Powering the Body Electric

Half of all failed hearts stop suddenly due to electrical problems. A new device sets the pace by mimicking nature’s power grid.


Biventricular pacemakers

"The device doesn't change the underlying nature of the problem, but it can be quite successful in treating the disruptive symptoms of heart failure and is much less risky and invasive than something like an LVAS or a cardiac transplant."




ROUGHLY 5 MILLION AMERICANS suffer from congestive heart failure–their hearts cannot sufficiently supply the body with blood. This mechanical malfunction can result for a number of reasons, but for patients as sick as Keith Norris, the cause is largely irrelevant–he needed a new heart or a device that would act like a new heart to take over for his old one. On the other end of the spectrum, patients with less severe heart failure often can control their conditions using medications.

But there are thousands of patients who are not quite as sick as Norris who still have trouble breathing in spite of the best possible drug regimen. According to Mitchell N. Faddis, MD, PhD, assistant professor of medicine, the key to treating this mechanical malfunction may be to target a different element of the heart–the electrical system. He and colleagues at the School of Medicine are part of two nationwide trials to test a new type of implantable device, the biventricular pacemaker.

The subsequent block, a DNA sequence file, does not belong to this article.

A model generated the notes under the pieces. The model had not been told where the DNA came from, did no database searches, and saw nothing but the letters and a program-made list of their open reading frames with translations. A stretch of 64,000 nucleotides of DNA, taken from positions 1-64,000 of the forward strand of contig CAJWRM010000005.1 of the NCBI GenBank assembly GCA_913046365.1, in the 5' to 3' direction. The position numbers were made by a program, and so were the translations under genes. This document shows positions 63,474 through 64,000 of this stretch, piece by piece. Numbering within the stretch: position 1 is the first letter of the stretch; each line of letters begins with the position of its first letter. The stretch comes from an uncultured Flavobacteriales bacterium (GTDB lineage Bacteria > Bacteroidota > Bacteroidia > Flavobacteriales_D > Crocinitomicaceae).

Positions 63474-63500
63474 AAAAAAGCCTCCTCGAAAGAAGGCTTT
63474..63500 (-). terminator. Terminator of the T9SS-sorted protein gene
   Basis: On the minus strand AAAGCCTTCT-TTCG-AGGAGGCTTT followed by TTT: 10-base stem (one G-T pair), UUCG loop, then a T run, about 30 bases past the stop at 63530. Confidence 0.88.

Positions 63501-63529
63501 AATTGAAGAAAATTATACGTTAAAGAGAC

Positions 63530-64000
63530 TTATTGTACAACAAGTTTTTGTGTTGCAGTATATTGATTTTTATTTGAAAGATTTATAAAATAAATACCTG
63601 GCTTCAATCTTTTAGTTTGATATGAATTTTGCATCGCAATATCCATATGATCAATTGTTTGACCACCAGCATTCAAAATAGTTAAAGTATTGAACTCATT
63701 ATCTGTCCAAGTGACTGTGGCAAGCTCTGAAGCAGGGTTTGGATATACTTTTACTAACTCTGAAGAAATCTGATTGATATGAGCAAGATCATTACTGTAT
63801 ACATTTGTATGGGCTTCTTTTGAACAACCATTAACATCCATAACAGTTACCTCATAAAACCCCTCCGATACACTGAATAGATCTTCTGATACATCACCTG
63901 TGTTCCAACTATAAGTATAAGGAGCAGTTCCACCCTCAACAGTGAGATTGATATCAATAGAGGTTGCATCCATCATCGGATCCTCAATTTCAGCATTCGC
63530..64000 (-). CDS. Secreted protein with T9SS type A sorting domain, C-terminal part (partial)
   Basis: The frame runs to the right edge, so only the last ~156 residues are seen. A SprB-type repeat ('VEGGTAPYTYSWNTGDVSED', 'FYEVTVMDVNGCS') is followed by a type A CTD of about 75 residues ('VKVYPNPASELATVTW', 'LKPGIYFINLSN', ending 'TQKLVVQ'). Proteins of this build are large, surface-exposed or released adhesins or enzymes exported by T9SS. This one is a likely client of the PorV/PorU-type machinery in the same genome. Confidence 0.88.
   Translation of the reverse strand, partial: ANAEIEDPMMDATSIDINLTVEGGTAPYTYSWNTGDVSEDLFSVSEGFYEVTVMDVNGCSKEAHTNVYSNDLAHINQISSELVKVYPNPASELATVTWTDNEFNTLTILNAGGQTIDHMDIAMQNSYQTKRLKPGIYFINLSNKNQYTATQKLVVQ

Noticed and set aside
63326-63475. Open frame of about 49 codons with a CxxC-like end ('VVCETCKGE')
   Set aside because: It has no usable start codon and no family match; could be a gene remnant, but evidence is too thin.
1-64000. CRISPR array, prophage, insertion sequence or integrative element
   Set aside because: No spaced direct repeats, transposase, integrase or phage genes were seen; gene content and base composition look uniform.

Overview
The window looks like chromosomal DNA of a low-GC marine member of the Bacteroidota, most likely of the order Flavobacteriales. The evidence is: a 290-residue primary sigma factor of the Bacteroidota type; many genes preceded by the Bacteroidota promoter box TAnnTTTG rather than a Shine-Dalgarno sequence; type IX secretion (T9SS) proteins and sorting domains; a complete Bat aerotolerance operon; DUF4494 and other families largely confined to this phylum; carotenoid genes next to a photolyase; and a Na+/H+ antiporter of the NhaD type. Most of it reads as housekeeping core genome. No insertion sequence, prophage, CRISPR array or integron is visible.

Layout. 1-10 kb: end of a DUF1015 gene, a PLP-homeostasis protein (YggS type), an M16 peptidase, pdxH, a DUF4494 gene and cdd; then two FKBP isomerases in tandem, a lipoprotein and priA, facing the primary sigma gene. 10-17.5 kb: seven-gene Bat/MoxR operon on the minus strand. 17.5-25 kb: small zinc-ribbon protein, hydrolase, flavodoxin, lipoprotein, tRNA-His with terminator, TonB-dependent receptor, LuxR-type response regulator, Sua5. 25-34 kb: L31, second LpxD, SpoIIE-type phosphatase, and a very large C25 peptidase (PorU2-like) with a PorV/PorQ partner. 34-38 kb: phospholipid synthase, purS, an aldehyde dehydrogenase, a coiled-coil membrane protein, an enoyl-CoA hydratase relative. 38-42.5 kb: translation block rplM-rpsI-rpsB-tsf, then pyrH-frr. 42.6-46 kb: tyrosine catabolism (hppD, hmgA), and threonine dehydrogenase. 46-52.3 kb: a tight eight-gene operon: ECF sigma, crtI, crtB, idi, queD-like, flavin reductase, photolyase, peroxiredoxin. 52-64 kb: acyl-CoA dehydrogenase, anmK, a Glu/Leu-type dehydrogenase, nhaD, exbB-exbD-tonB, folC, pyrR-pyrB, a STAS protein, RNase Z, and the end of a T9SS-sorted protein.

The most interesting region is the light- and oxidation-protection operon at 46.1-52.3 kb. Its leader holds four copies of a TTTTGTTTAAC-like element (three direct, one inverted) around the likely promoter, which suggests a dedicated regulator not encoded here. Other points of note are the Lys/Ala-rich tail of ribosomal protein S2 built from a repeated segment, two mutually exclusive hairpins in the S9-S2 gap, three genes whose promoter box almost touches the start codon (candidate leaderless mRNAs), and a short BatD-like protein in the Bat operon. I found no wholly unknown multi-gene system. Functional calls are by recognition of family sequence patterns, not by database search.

The two systems of the heart, mechanical and electrical, work together to effectively supply the body with blood.
In the electrical system, an internal "pacemaker" called the sinus node sends an electric signal to the lower chambers of the heart through a single electrical connection called the atrioventricular node. This connection immediately divides into three sub-branches–one relays the signal to the right lower chamber of the heart; the other two diverge to opposite sides of the left lower chamber. The branches’ purpose is to simultaneously deliver the electric message to both sides of the heart, allowing coordinated contractions (the mechanical function). This coordinated effort forms the healthy "lubb DUPP" heartbeat.